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Health Secretary pledges to tackle GP access and keep A&E target

Health and Social Care Secretary Therese Coffey (left) during her visit to The Marven Surgery in London (Kirsty O’Connor/PA)
Health and Social Care Secretary Therese Coffey (left) during her visit to The Marven Surgery in London (Kirsty O’Connor/PA)

The Health Secretary has promised a “laser-like” focus on NHS problems as she set out plans for patients to see a GP within two weeks and committed to keeping the four hour A&E target.

Therese Coffey told MPs that “most of the time patients have a great experience but we must not paper over the problems we face”, as she noted “too much variation in the access and care people receive across the country”.

The Our Plan for Patients laid before Parliament means patients will be able to see how well their GP practice performs compared with others, potentially allowing them to join a different one.

The Health Secretary said a range of workers – such as pharmacists, GP assistants and advanced nurse practitioners – will be used to ease the burden on GPs, while urgent cases should be seen on the same day.

In her speech to MPs, Ms Coffey also pledged her commitment to the four-hour A&E target for people to be admitted, transferred or discharged.

The target has not been met since 2015. There have been four prime ministers in that time.

Ms Coffey said she recently endured a wait of nearly nine hours in A&E, adding: “I can absolutely say there will be no changes to the target for a four-hour wait in A&E.

“I believe it matters, and I’ll give you a personal experience recently.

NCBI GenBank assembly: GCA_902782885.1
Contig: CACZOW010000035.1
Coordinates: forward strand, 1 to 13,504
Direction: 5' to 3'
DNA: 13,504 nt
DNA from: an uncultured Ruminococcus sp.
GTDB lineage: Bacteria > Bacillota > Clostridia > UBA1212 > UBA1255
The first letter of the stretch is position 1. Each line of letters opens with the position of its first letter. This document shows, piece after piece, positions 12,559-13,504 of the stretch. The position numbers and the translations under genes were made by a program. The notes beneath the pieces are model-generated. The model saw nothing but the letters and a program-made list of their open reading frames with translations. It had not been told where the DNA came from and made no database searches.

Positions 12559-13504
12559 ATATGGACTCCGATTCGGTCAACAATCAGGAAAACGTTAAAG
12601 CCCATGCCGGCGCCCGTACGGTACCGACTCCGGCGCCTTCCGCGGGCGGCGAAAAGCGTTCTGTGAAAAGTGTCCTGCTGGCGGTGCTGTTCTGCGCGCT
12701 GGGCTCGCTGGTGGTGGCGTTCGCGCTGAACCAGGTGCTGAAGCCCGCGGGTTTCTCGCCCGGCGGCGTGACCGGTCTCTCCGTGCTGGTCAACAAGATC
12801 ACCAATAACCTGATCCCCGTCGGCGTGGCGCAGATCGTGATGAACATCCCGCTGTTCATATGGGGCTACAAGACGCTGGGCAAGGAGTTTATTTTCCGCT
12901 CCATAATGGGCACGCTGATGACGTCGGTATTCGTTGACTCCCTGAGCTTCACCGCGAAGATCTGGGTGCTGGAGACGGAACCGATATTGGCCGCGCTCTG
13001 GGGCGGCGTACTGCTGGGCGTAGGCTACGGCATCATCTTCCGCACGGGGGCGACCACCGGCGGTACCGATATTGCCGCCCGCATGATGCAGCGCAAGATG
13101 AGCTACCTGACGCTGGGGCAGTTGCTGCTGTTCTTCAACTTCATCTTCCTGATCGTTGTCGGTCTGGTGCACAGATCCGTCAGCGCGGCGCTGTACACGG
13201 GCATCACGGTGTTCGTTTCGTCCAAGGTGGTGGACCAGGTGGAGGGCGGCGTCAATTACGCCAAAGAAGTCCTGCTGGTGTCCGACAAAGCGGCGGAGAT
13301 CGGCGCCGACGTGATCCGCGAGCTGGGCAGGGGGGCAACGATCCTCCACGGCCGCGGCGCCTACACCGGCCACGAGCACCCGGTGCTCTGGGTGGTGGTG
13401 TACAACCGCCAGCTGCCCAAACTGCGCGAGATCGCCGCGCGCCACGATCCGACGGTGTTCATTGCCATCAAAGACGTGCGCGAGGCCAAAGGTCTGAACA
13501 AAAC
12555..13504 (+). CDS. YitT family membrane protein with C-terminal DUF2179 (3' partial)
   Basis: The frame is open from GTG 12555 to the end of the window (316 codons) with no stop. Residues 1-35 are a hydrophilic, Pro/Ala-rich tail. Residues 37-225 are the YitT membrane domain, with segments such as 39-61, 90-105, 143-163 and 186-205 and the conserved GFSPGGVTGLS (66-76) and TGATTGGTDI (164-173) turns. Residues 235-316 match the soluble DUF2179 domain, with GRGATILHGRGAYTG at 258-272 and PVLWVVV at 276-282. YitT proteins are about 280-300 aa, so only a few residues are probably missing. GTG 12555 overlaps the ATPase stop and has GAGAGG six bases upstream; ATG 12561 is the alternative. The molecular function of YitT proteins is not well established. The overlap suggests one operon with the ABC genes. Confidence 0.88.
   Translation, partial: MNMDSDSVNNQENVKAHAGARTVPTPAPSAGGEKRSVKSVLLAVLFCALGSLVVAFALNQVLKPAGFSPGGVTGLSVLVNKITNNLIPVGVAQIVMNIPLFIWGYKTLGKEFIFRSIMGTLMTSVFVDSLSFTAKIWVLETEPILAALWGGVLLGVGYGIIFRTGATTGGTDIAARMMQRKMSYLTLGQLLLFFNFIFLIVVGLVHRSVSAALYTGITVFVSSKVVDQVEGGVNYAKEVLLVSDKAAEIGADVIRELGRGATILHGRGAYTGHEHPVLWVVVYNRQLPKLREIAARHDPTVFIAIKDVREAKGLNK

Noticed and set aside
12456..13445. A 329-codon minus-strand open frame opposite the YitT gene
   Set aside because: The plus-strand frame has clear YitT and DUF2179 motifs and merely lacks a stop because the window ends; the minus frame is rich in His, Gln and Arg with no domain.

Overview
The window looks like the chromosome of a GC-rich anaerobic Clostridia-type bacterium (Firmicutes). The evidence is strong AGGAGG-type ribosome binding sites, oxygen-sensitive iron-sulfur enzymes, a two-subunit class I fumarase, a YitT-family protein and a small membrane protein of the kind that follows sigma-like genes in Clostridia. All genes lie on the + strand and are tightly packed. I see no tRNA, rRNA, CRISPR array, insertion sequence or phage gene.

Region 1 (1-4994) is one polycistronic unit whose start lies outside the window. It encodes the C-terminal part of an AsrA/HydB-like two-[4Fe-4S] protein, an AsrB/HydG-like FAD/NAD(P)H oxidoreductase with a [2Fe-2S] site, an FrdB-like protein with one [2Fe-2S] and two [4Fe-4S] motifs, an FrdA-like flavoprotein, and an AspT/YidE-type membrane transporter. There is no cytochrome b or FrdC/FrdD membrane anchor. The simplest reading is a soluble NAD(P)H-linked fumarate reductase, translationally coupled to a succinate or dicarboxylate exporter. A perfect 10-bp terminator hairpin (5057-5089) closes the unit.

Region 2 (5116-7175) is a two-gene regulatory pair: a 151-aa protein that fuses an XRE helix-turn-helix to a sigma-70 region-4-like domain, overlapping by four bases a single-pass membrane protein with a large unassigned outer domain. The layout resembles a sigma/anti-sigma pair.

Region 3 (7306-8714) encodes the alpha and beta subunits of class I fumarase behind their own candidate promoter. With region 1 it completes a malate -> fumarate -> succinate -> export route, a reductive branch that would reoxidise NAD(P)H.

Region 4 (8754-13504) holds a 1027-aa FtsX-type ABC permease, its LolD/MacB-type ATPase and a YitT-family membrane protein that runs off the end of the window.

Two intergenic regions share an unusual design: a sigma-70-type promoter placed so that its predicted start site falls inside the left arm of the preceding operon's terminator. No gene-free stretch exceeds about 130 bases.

“Just in July I went to A&E, I waited nearly nine hours myself to see a doctor and I still didn’t get any treatment.

“I was asked to go back the next day, so I went to a different hospital just three miles away and I was seen and treated appropriately.

“That’s the sort of variation that we’re seeing across the NHS.”

On ambulances being stuck outside hospitals for hours because they are unable to hand over patients, she pledged “a laser-like focus on handover delays”.

NHS and social care plans
Therese Coffey (left) speaks to Dr Sheila Neogi during her visit to The Marven Surgery in London (Kirsty O’Connor/PA)

She said 45% of ambulance handover delays are occurring in 15 NHS hospital trusts.

She said: “The local NHS will be in intensive work with those trusts to create more capacity in hospitals, the equivalent of 7,000 more beds by this winter, through a combination of freeing up beds with a focus on discharge, and people also staying at home and being monitored remotely through the sort of technology that played such an important role during the pandemic.”

Ms Coffey said a £500 million fund would enable medically fit people to be discharged from hospital more quickly, supporting them to receive care in the community or their own homes instead.

The number of 999 and NHS 111 call handlers will also be increased to answer calls more quickly, she told MPs.

Wes Streeting
Wes Streeting (James Manning/PA)

Ms Coffey also said the Government will be “exploring the creation of an ambulance auxiliary service”.

She said the NHS “will need a true national endeavour”, adding that she wanted to draw on the “energy and enthusiasm” of people who volunteered during the pandemic.

Shadow health secretary Wes Streeting criticised Ms Coffey’s “Sesame Street” plan as he questioned how the Government will make it easier for patients to see a GP.